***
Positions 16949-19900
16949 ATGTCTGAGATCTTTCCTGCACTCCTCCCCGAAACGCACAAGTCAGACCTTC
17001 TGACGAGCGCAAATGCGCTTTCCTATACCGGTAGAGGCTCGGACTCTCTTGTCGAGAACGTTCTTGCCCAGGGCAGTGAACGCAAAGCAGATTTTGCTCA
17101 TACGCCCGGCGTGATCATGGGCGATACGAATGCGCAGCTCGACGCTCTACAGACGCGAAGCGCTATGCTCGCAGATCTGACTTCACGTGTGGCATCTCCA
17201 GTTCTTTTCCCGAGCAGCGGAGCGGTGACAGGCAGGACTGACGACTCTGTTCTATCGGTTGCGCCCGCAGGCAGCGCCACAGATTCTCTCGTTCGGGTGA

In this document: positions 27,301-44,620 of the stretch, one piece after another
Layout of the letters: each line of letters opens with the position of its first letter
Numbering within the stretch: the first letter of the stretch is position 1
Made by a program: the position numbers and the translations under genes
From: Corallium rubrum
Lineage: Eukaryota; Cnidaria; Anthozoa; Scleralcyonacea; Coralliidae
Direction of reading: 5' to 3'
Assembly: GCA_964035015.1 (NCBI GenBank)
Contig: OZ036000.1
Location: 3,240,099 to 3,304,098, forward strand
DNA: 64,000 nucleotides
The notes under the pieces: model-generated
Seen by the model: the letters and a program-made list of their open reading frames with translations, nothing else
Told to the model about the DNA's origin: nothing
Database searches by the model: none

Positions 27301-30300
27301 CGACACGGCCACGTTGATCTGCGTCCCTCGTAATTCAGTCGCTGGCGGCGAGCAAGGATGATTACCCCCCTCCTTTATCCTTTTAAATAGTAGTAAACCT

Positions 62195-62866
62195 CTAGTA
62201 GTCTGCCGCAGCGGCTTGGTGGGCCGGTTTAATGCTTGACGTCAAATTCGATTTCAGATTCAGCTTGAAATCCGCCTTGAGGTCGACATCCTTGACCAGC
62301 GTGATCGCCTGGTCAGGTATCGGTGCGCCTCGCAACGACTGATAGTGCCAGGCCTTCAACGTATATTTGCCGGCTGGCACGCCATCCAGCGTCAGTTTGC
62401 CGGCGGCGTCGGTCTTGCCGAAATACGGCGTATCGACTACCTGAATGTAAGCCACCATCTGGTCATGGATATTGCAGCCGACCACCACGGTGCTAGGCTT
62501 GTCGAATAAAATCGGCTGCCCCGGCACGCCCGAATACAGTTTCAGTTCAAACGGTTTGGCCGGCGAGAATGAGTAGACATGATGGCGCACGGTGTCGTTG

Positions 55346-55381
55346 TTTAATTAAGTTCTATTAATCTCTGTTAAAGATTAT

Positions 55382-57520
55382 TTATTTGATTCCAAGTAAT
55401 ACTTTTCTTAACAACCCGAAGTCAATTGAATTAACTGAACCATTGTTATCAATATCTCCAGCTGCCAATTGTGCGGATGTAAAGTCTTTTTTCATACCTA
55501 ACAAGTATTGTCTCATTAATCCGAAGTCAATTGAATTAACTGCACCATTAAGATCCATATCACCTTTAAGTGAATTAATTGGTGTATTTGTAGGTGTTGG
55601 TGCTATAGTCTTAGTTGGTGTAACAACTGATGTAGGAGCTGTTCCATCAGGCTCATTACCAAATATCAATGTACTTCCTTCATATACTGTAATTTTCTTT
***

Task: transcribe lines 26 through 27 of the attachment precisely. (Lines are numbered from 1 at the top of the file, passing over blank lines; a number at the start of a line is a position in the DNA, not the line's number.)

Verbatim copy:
62301 GTGATCGCCTGGTCAGGTATCGGTGCGCCTCGCAACGACTGATAGTGCCAGGCCTTCAACGTATATTTGCCGGCTGGCACGCCATCCAGCGTCAGTTTGC
62401 CGGCGGCGTCGGTCTTGCCGAAATACGGCGTATCGACTACCTGAATGTAAGCCACCATCTGGTCATGGATATTGCAGCCGACCACCACGGTGCTAGGCTT